Democratic debate tonight: Everything you need to know for the DNC debates – time, schedule, tv channel, free online stream, candidate debate lineup,

After an evening of bilingual debating, it’s night two for the 2020 Democratic debates — the first for the 2020 election cycle. Wednesday’s debate featured ten candidates fighting on primetime television to prove they’re bona fides to Democratic voters in a series of 60-second increments. They talked about immigration, health care and the economy, among other topics.

Twenty more Democratic candidates will now take questions in downtown Miami Thursday evening. 

How do I stream the debate for free?

NBCNews.com, NBC News apps, Telemundo and NBC News’ FacebookTwitter and YouTube pages.

CBSN will carry coverage and analysis all-night long. CBS News correspondents Ed O’Keefe and Caitlin Huey-Burns will have coverage throughout the day. A special edition of “Red & Blue” will air at 5 p.m. ET and special pre-debate show at 8 p.m. CBSN will also provide real-time analysis and fact-checking live while the debate unfolds.

Follow the CBS News live blog  of the Democratic debates tonightWhen is the first debate?

The first debate takes place Wednesday, June 26 and Thursday, June 27. Each night will feature 10 candidates.

What channel is the debate on?

The first debate will be broadcast on NBC and its other networks Telemundo and MSNBC.

Where is the debate being held?

The first debate will take place in downtown Miami, Florida at the Adrienne Arsht Center for the Performing Arts.

What time does the debate start?

Both Wednesday and Thursday, the debate starts at 9 p.m. and is scheduled to run until 11 p.m. ET.

Who is in the debate?

To qualify for the first debate, candidates had to fulfill one of two criteria: either get 65,000 donors to their campaigns, with at least 200 donors in 20 different states, or obtain at least 1% in three polls recognized as legitimate by the committee.  Fourteen of the candidates met both of the criteria to qualify for the debates.

If more than 20 candidates had qualified for the debate, the DNC said it would choose participants with “a methodology that gives primacy to candidates meeting both thresholds, followed by the highest polling average, followed by the most unique donors.”

June 26 debate lineup

June 27 debate lineup

Who isn’t in the debate?

Four candidates failed to qualify for the first debate.

What are the debate rules?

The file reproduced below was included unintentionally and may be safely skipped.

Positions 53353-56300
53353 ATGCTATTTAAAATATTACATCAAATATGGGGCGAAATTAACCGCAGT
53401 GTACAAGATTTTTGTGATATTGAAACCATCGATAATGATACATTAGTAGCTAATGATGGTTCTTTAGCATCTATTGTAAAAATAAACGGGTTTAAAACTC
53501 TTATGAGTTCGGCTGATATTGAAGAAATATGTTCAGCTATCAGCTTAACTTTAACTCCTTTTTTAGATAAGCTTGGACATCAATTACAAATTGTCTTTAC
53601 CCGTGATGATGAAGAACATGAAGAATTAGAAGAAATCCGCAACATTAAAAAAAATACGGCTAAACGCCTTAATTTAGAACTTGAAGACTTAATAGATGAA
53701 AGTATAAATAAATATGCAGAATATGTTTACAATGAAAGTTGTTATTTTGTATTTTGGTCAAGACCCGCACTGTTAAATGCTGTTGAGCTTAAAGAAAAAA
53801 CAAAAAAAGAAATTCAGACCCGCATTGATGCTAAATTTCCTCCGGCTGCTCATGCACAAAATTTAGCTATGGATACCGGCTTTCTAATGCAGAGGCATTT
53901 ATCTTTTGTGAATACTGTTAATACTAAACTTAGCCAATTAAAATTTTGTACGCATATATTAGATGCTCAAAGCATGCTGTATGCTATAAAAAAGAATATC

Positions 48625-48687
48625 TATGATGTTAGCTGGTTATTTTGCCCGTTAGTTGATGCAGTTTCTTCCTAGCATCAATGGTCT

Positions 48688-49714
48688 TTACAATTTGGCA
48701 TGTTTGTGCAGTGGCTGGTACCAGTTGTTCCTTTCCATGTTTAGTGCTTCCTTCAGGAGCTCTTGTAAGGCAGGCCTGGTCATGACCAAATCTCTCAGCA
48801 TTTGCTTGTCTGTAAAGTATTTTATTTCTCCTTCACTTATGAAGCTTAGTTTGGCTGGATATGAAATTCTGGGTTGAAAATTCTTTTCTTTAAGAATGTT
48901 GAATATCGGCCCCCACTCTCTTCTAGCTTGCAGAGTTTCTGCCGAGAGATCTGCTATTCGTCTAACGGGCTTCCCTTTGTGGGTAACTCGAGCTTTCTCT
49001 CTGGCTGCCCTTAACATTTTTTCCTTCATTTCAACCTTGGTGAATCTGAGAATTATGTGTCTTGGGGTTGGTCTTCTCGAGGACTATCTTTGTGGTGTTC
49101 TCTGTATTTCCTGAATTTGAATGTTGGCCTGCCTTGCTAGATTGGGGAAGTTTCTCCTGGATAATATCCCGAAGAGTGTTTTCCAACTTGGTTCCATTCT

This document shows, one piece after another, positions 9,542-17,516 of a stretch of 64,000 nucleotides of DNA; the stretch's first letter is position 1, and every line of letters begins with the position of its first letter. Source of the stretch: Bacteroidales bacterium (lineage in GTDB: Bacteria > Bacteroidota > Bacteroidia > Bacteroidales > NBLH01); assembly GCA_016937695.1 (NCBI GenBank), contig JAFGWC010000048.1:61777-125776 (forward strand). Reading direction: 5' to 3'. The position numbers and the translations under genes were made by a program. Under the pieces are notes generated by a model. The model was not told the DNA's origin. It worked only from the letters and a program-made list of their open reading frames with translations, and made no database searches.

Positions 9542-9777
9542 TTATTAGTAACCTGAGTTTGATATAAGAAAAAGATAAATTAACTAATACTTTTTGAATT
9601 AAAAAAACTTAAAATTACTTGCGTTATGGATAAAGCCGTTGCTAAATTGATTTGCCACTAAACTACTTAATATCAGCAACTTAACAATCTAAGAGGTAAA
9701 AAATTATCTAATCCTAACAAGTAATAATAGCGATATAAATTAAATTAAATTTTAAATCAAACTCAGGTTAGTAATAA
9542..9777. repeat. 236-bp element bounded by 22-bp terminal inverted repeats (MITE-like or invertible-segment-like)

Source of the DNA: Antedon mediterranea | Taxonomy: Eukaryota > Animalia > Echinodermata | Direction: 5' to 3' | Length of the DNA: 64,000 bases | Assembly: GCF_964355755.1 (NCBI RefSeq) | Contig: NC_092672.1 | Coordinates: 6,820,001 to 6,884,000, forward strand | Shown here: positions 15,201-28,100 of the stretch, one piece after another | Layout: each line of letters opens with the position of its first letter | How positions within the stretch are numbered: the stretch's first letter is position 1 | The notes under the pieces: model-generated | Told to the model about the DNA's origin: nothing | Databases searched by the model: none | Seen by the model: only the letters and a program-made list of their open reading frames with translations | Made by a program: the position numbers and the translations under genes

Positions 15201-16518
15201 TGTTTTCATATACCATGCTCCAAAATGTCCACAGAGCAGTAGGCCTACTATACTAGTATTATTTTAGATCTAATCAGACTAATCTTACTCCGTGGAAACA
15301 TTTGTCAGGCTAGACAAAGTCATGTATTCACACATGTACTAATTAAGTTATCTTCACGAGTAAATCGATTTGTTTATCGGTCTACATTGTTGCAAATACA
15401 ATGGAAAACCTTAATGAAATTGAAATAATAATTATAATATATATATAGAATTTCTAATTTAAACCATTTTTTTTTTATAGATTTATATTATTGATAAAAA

According to NBC News, candidates will have 60 seconds to answer questions and 30 seconds to respond to follow-ups. There will be no opening statements, but the contenders will have a chance to deliver closing remarks at the close of the debate. 

How do candidates qualify for the debate?

To qualify for the first debate in Miami, which will play out over two nights, candidates had to fulfill one of two criteria: either get 65,000 donors to their campaigns, with at least 200 donors in 20 different states or obtain at least 1% in three polls recognized as legitimate by the committee. According to NBC News, which is hosting the debate, candidates’ podium placements will be “based on polling.”

Who is moderating the debate?

NBC announced five anchors will be moderating the debate. Lester Holt will moderate both hours. He will be joined by Savannah Guthrie (“Today”) and Jose Diaz-Balart (“Noticias Telemundo”) for the first hour. Rachel Maddow (“The Rachel Maddow Show”) and Chuck Todd (“Meet the Press”) will join him for the second hour. This format will be the same for both debates.

When is the next debate?

The second debate will be held on July 30 and 31 in Detroit, Michigan, and will be broadcast live on CNN. The same criteria for qualifying will be used for these second set of debates in July.

Will Trump watch the debates?

President Trump left Wednesday afternoon to attend the G20 Summit in Osaka, Japan. In a morning interview, Mr. Trump told Fox Business that he would begrudgingly watch the first 2020 Democratic debate during his flight to Japan. He predicted that while it will be “very boring” to watch, “I have to watch it, it’s a part of my life now.”

“Do I want to watch these people? It’s a very unexciting group of people,” Mr. Trump said of the presidential contenders.

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